Targeted therapy and immunotherapy are often employed as a one-two punch to treat certain cancers, but sometimes this approach falls short. In a study published on July 15 in Nature Cancer, researchers found that dendritic cells, cells crucial for activating the immune system during immunotherapy, were less active and less numerous in mouse models of melanoma that had become resistant to targeted therapy, explaining why these tumors were less sensitive to immunotherapy. Stimulating dendritic cells restored the tumors’ response to immunotherapy.
“This study provides mechanistic insight into a phenomenon that many melanoma experts have observed firsthand in the clinic and that has recently been described in retrospective studies: poor response to immunotherapy following the development of resistance to [targeted] therapy,” Brent Hanks, a medical oncologist at Duke University who was not involved in this study, tells The Scientist in an email. “Overall, this is an important contribution to melanoma research that may have implications in the management of other . . . cancers as well.”
Indeed, it was early clinical data that sparked the interest of Anna Obenauf, a cancer researcher at the Research Institute of Molecular Pathology in Vienna, Austria, who led the international team behind the new study. “This is a clinical puzzle in a way, because how can these two different types of therapies be connected to each other, and this resistance to one lead to cross-resistance to the other?” While targeted therapy blocks specific molecular pathways within cancer cells to stop proliferation, immunotherapy works by stimulating immune cells to eradicate tumor cells.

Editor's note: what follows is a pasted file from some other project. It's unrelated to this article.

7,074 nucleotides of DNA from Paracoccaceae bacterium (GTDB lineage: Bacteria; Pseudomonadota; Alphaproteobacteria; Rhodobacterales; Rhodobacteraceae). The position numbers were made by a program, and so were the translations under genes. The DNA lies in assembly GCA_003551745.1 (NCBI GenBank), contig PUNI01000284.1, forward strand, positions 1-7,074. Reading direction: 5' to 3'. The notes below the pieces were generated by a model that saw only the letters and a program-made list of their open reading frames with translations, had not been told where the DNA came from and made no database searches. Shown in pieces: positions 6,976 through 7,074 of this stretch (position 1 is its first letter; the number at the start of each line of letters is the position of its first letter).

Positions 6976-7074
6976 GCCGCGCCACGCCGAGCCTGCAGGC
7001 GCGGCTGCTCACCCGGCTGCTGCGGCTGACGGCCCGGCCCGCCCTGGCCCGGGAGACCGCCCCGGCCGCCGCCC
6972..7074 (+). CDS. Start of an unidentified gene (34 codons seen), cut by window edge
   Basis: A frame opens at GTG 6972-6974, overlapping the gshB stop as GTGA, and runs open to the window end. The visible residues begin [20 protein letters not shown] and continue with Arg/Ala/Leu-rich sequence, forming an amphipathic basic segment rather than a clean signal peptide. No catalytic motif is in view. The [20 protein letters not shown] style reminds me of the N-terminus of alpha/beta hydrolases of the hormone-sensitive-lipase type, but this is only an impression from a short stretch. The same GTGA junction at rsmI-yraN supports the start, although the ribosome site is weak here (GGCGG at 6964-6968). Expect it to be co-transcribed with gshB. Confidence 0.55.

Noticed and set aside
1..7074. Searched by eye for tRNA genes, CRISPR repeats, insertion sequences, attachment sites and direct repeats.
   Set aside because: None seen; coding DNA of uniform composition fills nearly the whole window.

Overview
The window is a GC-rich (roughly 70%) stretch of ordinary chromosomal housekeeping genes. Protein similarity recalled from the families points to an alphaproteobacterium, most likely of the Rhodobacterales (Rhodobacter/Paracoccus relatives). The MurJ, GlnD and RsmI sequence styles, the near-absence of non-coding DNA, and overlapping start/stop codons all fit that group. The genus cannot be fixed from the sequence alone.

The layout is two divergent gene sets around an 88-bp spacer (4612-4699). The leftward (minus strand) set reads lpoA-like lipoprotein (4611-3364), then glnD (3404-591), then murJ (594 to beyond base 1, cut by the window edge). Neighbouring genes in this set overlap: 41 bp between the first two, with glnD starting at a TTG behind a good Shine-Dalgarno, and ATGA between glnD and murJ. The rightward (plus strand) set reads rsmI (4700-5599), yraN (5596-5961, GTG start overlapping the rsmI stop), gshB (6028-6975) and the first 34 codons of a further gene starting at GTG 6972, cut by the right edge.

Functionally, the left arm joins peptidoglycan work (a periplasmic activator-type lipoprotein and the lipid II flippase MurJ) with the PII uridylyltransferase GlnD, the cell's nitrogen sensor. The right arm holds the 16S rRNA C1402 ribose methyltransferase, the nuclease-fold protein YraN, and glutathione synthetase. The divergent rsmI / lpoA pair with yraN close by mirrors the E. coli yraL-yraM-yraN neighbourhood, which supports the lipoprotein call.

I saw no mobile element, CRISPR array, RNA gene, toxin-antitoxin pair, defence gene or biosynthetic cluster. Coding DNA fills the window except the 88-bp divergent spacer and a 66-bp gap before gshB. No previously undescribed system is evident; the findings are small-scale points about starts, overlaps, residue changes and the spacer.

Their work showing that you can reverse the phenotype by adding in these dendritic cell–stimulating agents was a nice proof of principle to show that it really was those cells that were being restricted.—Brian Ruffell, Moffitt Cancer Center
Obenauf and her colleagues started by recapitulating these clinical observations in a mouse model. Using two murine melanoma cell lines, the researchers established tumors in mice, which they treated with dabrafenib, a targeted therapy approved for use in the treatment of melanoma patients who have a mutation in the BRAF gene. Dabrafenib interrupts the MAP kinase pathway by inhibiting the B-Raf enzyme. While the tumors initially responded to the therapy, the cancer eventually relapsed and became resistant. Taking cells from the treatment-sensitive tumors and the treatment-resistant tumors, the researchers established cell lines. These cells were again injected into mice, which were treated with anti-PD-1 or anti-CTL-4 checkpoint inhibitors, immunotherapies aimed at releasing the brake on the immune system. Anti-PD-1 and anti-CTL-4 checkpoint inhibitors are also approved for treating certain patients with melanoma.
Using this approach, the researchers could implant resistant tumors into mice that had not been exposed first to the targeted therapy. This allowed the team to assess whether the targeted therapy has a direct effect on immune cells that could lead to immunotherapy resistance, or if something else is going on within the tumor. It turned out to be the latter. “[Treatment-resistant] tumors are indeed cross-resistant to checkpoint inhibitors,” says Obenauf.